Clinton, who had lobbied to bring the Cup to the States, speculated Thursday night that the country lost to Qatar because FIFA, soccer's governing body, wants to expand the sport's reach across the globe.
"I think they wanted to make soccer a world sport,” the former president said at The Economist magazine's World in 2011 conference kick-off dinner at the Skylight SoHo. “They wanted to say, here's a good non-terrorist, non-bigoted way of embracing -- no really, I'm not trivializing this -- a way to embrace the modernization attempt of the Middle East.”
Clinton had just arrived from Zurich where he had pitched World Cup USA with the help of Morgan Freeman and Mia Hamm. He told Economist editor-in-chief Matthew Bishop in a Q&A that he gave his best shot arguing the United States' case for hosting.
The former president said he couldn't speak on allegations of a corrupt selection process, but knew that Russia and Qatar had an edge because they had never hosted the World Cup before.
The United States last hosted the World Cup in 1994, and when Bishop asked if the U.S and England dropped the ball for good, Clinton stayed optimistic.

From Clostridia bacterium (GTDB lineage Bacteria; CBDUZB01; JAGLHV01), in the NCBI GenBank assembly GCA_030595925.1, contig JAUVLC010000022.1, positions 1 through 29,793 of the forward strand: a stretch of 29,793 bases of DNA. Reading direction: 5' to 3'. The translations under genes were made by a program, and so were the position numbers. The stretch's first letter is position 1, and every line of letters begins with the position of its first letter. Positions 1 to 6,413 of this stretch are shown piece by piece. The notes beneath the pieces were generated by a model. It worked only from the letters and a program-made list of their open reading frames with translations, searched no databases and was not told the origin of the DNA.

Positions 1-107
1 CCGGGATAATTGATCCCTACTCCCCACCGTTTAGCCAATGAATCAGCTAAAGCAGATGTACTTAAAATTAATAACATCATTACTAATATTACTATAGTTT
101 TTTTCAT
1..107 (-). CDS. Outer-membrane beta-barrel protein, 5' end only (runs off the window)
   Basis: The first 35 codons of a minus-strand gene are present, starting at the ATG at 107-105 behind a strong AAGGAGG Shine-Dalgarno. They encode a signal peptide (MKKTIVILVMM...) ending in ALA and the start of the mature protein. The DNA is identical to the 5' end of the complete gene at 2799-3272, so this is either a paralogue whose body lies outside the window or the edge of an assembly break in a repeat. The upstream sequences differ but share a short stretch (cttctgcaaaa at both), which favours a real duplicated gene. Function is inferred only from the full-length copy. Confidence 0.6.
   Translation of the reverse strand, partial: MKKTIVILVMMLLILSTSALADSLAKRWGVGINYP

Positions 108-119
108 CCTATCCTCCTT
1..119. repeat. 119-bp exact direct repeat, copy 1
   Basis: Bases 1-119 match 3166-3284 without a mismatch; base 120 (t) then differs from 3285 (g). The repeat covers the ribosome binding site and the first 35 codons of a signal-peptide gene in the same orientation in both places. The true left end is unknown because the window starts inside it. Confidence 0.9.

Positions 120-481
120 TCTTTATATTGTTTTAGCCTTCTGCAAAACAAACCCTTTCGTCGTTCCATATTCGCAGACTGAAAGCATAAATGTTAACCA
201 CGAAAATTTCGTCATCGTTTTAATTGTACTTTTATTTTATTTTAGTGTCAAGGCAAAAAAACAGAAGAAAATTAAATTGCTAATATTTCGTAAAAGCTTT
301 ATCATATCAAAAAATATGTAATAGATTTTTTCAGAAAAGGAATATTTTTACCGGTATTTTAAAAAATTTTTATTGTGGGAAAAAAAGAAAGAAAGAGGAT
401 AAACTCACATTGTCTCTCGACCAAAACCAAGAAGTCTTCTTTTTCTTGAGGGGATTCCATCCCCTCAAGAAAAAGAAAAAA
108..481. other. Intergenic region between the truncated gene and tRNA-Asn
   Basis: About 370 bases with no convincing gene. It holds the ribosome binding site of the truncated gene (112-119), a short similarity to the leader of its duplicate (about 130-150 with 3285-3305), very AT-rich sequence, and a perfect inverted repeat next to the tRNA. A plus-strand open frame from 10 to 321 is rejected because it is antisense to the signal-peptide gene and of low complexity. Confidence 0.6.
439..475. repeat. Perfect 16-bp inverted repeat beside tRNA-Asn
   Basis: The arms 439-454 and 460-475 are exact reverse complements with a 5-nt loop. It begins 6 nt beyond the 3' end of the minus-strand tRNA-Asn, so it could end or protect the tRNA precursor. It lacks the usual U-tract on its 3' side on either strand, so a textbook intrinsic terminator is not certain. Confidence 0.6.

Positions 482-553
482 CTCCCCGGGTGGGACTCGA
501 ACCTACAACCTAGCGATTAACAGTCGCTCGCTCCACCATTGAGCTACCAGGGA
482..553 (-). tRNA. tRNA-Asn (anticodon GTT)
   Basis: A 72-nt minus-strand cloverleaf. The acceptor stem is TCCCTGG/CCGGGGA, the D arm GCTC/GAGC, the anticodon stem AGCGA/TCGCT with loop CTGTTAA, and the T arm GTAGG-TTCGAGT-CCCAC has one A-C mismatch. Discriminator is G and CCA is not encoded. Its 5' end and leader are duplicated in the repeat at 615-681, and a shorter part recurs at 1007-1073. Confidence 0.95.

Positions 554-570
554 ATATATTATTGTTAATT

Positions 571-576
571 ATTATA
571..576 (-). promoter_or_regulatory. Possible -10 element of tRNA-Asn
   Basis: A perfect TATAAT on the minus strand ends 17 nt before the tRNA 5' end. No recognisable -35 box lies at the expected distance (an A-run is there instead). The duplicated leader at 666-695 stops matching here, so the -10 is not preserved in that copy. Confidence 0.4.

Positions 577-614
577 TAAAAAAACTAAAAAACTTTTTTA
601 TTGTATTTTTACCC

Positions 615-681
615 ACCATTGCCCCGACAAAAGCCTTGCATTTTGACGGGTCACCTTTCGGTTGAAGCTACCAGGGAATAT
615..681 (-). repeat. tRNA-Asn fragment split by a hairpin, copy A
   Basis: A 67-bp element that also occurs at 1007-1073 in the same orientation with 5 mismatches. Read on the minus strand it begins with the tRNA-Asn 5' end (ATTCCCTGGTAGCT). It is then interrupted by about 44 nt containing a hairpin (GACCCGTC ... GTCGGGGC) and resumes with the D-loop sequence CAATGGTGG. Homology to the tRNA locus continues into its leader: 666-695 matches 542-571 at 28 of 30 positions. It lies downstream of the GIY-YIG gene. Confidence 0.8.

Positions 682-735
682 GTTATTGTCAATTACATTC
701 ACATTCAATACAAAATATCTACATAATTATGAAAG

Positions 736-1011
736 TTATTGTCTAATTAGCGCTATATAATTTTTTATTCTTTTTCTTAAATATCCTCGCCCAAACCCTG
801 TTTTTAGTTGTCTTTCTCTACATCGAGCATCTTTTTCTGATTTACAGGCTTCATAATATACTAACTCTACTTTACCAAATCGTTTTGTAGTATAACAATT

“That's a polite way of saying if we're seen as yesterday's country. Look around you. The answer is that it depends on what we do,” he said, before discussing how America can strengthen its economy and have a more effective government.
Bishop told Niteside it was interesting to hear Clinton's perception, but he personally disagrees with him.
“I think, actually, that America and Britain will not get any of these tournaments for the foreseeable future now because the rest of the world has decided that we're the past and other parts of the world are the future."
But he, like Clinton, remains optimistic.
“That may be a good thing in many ways. If the whole world is becoming more prosperous, more peaceful."